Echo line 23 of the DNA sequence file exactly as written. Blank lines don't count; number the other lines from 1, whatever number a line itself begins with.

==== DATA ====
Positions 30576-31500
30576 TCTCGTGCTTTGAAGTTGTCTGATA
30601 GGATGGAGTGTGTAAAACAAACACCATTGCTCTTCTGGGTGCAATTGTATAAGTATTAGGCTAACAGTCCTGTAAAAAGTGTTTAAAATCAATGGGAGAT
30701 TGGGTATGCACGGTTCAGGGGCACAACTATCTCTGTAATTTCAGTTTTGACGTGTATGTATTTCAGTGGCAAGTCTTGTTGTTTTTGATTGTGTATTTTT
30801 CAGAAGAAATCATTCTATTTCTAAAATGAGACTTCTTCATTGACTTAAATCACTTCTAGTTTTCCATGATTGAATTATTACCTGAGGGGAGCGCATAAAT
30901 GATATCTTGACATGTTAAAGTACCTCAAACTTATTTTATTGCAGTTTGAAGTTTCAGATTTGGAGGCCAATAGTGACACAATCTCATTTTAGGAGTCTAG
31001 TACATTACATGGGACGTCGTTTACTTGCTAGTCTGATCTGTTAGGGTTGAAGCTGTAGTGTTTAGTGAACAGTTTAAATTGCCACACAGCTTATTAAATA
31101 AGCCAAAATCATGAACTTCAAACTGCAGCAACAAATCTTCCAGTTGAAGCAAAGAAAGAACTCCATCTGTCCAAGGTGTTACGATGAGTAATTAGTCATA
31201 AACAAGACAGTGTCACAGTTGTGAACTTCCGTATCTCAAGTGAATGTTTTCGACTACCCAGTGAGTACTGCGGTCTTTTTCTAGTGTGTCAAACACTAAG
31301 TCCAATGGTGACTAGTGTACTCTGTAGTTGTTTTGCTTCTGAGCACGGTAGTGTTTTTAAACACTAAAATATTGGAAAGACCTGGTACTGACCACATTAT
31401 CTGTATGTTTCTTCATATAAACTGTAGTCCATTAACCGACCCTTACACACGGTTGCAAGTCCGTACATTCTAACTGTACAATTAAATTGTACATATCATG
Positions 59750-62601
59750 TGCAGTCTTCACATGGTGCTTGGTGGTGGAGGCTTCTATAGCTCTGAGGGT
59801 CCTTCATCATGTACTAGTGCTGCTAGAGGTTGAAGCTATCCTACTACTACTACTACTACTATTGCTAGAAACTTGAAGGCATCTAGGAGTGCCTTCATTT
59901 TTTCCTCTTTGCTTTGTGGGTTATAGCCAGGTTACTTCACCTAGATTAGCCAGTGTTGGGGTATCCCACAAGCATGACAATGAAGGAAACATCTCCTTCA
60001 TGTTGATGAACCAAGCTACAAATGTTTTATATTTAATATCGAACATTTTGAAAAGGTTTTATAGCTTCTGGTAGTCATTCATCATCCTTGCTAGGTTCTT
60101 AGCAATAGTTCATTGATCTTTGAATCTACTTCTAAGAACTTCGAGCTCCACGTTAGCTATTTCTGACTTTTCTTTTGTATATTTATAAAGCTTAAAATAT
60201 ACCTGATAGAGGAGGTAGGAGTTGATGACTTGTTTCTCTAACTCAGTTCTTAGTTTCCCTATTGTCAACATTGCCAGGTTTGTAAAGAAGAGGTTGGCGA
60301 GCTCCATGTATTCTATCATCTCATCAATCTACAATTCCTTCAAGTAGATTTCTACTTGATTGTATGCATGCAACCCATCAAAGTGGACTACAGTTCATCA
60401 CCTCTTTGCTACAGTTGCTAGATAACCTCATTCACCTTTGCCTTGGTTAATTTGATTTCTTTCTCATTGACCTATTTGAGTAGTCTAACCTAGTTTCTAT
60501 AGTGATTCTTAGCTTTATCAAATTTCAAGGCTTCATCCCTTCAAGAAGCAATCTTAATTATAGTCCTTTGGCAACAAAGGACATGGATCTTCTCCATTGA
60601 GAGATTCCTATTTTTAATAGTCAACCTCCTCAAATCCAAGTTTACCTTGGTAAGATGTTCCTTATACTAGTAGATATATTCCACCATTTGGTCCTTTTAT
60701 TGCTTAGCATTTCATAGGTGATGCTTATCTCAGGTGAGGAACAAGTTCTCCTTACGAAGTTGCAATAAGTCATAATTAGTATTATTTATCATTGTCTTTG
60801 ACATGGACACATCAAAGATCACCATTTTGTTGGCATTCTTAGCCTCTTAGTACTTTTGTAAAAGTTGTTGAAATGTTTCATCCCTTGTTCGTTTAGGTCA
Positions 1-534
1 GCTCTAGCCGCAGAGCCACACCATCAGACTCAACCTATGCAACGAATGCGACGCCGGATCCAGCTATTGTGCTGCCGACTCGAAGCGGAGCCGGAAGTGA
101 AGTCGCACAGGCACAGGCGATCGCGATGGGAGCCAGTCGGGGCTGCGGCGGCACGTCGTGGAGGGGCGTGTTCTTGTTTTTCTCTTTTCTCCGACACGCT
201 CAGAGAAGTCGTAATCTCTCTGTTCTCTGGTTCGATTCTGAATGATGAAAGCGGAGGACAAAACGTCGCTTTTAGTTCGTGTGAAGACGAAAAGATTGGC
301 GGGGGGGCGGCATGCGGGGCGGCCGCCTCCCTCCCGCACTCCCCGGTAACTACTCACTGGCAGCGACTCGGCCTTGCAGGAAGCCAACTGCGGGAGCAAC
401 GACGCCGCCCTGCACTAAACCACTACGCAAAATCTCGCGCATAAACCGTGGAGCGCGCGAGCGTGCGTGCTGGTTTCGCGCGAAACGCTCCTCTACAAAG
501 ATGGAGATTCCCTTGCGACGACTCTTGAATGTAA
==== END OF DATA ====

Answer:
60701 TGCTTAGCATTTCATAGGTGATGCTTATCTCAGGTGAGGAACAAGTTCTCCTTACGAAGTTGCAATAAGTCATAATTAGTATTATTTATCATTGTCTTTG